Sunday, August 21, 2016

I Used to Be The Healthy Guy

I used to be the healthy guy.

You remember that guy – watched what I ate, didn’t smoke, rarely drank and was always exercising.
Not that I was the only person like that, but I remember routinely standing out as different, whether at work, at social events, at parties or even among fellow athletes I competed with and against.

At work I’d always receive comments about how healthy my lunch was and conversations typically revolved around how no one else had time for exercise what with their busy schedules and how nice it must be for me to stay fit when the rest of them had absolutely no time.

At social events, others would be devouring excessive amounts of chicken wings or meatballs or pork ribs all the while sounding completely shocked that someone could survive or exist in this day and age who ate a mostly vegetarian diet (I’m a proud pescetarian, to be exact). The fact that my parents didn't let me eat sugar (not totally true, but not completely false either) and that I was the only one who didn't want the hamburgers being served at a dinner event stunned my friends.

At parties, if I went at all, I was the “lightweight”, the designated driver, the one who had to get up early for a tournament or a workout the next morning which meant for long evenings of nursing a few drinks while others drank and smoked as if there was no tomorrow. Not that I didn't partake, but partying had to fit into the rest of my life and not the other way around.

Not that I was an angel (no one has ever made that comparison) – I had, and continue to have, my vices – chocolate, cheese, and ice cream to name three and, back in my earlier days, I consumed an incredible amount of carbs (almost as if they were soon to be going out of style, which they did). And not that all others were unhealthy, hard-partying gluttons, but I definitely made a name for myself as the healthy guy.

And, I won’t lie, I loved that distinction.

Sure it was frustrating walking up to a buffet at a tournament and seeing only meat dishes. And sure it was annoying having only one option on a menu (fish and chips) at many restaurants. And sure it wasn’t fun being made to feel weird or odd or different for the choices I was making that, in my mind, weren’t that weird or odd or different. It was exhausting to always have to explain to others why I didn’t eat meat and why I, alone, didn’t eat or drink the overly processed or high in sugar or salt foods and beverages that everyone else seemed to be enjoying. Again, not that I didn’t indulge, but I was the healthy guy.

Back then, and to this day, I believed in balance and that everything in moderation was always better than some sort of crazy diet. I always felt that totally depriving myself of something I loved wasn’t the answer. So although I seemed that there was so much I didn't eat and that I exercised a lot, I really felt that I was striking a great balance and I was happy.

But, times they are a changin’. Gone are the days where living a healthy lifestyle is considered unique. These days seemingly everyone is paying a lot more attention to living well. This is a great development. It is exciting to see friends and acquaintances become fitter and happier. It is great to show up at a potluck dinner and be able to sample almost everything without a guilty conscience. It is wonderful to see parks and playgrounds and beaches packed full of people running around and enjoying the West Coast lifestyle.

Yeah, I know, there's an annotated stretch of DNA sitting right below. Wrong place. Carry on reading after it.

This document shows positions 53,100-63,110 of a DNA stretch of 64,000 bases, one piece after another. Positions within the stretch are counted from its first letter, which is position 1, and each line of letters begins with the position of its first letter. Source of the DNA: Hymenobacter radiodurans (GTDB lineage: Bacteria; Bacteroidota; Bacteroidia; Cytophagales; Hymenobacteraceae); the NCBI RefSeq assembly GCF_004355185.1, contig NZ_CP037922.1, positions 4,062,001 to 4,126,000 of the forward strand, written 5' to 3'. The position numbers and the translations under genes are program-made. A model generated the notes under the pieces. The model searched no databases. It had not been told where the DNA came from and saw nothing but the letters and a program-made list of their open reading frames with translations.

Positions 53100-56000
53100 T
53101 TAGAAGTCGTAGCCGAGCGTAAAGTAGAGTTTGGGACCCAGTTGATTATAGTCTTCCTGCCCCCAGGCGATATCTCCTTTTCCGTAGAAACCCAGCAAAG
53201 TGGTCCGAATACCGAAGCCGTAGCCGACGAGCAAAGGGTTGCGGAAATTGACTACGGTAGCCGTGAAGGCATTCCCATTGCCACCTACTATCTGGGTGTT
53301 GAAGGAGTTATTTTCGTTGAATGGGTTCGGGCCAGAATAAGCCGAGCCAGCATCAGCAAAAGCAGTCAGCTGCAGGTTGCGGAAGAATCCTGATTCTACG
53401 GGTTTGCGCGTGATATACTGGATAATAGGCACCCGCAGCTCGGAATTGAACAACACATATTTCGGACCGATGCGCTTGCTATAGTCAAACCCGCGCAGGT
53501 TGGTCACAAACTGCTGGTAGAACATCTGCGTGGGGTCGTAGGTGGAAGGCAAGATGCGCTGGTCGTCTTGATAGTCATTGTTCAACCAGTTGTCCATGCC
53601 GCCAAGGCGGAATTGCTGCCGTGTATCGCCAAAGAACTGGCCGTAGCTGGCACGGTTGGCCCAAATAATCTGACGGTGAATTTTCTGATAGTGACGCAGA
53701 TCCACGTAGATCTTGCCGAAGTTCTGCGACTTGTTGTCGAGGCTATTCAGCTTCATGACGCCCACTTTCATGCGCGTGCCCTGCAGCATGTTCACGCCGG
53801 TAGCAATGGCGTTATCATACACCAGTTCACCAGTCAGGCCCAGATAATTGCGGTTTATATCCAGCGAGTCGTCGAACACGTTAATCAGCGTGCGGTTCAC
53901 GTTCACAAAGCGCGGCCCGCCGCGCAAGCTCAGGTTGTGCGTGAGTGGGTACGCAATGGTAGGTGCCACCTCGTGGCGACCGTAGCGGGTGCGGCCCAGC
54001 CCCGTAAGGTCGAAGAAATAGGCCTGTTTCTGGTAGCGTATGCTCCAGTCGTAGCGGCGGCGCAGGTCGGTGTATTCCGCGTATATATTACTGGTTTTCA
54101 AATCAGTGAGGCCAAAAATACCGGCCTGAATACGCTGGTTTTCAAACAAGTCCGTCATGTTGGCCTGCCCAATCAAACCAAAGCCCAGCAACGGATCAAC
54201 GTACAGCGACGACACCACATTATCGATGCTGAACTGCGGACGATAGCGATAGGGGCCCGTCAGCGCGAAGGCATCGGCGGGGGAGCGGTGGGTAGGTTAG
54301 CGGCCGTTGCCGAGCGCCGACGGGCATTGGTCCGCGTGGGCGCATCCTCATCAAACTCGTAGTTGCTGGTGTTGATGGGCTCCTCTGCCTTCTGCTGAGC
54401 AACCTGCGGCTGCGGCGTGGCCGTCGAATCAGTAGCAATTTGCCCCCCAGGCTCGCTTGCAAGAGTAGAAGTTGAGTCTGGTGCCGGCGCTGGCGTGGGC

But, in my mind, the news isn’t all good. Everywhere I go, I see people who are downright fanatical about diet and exercise. I feel that there is so much more of a focus right now on healthy eating and living than ever before in my 45 year lifetime (my memory is a little hazy of my first few years). There is so much focus that I would describe what we are experiencing as not completely healthy. Everywhere you turn, we are being inundated with more and more and more about how to be as healthy as humanly possible. I personally find it tough being a healthy guy in these health-crazed times in which we live. It’s no longer satisfactory to just be healthy as the pressure is on to leave no stone unturned, to eliminate every “evil” vice and to be doing crunches in your spare time.

Because if you aren't, you know the person next to you is and they are tweeting about it.

So many people are watching with super-vigilant detail exactly what they put in their body, monitoring every step, counting every calorie (“there are no free calories” a very thin lady at work said to me the other day while eating her lunch of celery sticks and baby carrots), weighing themselves daily, and using Apps to obsessively track all exercise. Again, many of those things are great, if approached with a somewhat relaxed nature, but the obsession I see and hear on a daily basis is starting to mess with me and I won't stand for that, not on my watch.

And yet, these others seem really happy.

They do.

Happier, in fact, than they have seemed in years. They are lighter, wearing slimmer clothes, demonstrating a boost in self-image and basking in all of the positive comments they justifiably receive on a regular basis. They do look good in that shirt. And, yes, they are literally glowing. And I am happy for them, I am. But, it is starting to drive me crazy. Where conversations around the lunch table used to avoid the topics of exercise and diet as if they were taboo, those topics now infiltrate every single social interaction to the point where it makes me want to scream.